What appears to be the most controversial issue among the proposals is missile defense: four proposals endorse specifically the ABM treaty, two explicitly reject missile defense systems, four plans recommend a range of measures based on enhanced dialogue and cooperation on the issue and the remaining four proposals addressing it advise to avoid or limit these systems or at least to exercise caution.

In sum, the proposals clearly focus on the pillar of disarmament. Categories which stand out in other clusters of the chart are “safeguards”, “dealing with non-compliance and enforcement issues”, and “addressing conflicts involving nuclear weapon states or the global security environment”, which are covered by about a third of the proposals.

An issue that is remarkable due to its unexpected rareness is the envisaged role of the United Nations. This category is deliberately general, because it encompasses ideas ranging from mentioning the UN as a forum for negotiations to assigning new responsibilities to existing bodies or the creation of new organizational structures. Moreover, it is noteworthy that despite the fact that the majority of proposals were released by private actors, the issue of societal verification, which has been increasingly discussed lately, does not feature more prominently. Furthermore, the role of education, and namely the initiative on Disarmament and Nonproliferation Education, apparently is not yet perceived as an integral part of the disarmament process as it does not appear in proposals.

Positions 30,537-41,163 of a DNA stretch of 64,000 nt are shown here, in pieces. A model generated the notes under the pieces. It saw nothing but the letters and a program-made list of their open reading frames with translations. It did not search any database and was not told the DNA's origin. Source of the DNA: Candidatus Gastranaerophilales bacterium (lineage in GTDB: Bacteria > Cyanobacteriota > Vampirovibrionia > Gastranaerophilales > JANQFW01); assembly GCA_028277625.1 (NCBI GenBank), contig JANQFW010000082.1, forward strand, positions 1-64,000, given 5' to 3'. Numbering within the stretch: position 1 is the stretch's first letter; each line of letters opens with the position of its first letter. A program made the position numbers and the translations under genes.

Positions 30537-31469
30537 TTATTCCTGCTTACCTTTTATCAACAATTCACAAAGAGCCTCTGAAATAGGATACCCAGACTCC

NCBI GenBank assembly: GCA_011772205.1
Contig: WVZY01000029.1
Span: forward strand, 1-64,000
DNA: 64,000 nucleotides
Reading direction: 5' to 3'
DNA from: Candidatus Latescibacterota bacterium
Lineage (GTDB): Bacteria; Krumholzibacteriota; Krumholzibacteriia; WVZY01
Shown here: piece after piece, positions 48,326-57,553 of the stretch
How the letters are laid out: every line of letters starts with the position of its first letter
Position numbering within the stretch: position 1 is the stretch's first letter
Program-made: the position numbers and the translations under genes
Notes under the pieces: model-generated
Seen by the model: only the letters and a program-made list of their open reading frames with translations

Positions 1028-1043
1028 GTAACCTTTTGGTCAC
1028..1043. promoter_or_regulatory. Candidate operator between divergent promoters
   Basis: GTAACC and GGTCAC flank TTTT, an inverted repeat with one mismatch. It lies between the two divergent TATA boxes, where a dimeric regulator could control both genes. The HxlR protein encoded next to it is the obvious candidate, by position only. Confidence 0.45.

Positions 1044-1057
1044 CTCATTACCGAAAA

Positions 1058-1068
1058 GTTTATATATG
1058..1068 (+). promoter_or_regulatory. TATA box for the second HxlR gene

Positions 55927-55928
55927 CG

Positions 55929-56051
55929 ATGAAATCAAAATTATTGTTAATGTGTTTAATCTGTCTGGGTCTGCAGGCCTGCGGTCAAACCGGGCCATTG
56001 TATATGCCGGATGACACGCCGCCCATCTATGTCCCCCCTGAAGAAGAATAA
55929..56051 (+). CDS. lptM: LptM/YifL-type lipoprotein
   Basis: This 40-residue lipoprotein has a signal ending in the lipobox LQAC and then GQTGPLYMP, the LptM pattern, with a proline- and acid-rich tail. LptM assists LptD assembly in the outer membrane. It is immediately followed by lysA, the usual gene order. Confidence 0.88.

It goes without saying that not mentioning a certain measure is not necessarily an expression of non-support, but often rather reflects the process of incorporating conflicting positions or the attempt to anticipate opposition and to make the plan commonly acceptable. On this note, addressing an aspect only implicitly or omitting keywords may be a strategy to avoid controversial language. Moreover, short-term measures tend to be superseded in long-term plans. This is one explanation why the prevention of horizontal proliferation and NPT universality seems to be rather neglected categories; in a nuclear-free world, the challenge shifts towards maintaining nuclear zero.

However, the most striking insight is maybe that the wheel of disarmament is not being reinvented, but the drivers are finally gaining momentum.


The authors started working on this project during their internships with the United Nations Office for Disarmament Affairs [UNODA] in Spring/Summer 2009. The authors would like to extend their gratitude to Randy Rydell, Senior Political Affairs Officer at the UNODA, for being an invaluable source of inspiration and good advice. However, it should be stressed that all responsibility falls with the authors, whose views under no circumstances reflect UNODA’s positions or instructions.

The authors would also like to extend their thanks to Dr. William Potter, Director of the James Martin Center for Nonproliferation Studies, who endorsed and supported the publication of this project by graciously offering to host it on the CNS Web.

About the Authors

Vasileios Savvidis is a graduate student specializing in Nonproliferation Studies and a Graduate Research Assistant at the James Martin Center for Nonproliferation Studies of the Monterey Institute of International Studies [MIIS]. He holds a M.A. in International Law from the Law School of the Aristotle University of Thessalonica, Greece. [Contact by e-mail: vas-sav [at]]

Jessica Seiler is pursuing a M.A. degree in Political Science at the Darmstadt University of Technology, Germany. [Contact by e-mail: jessicaseiler79 [at]]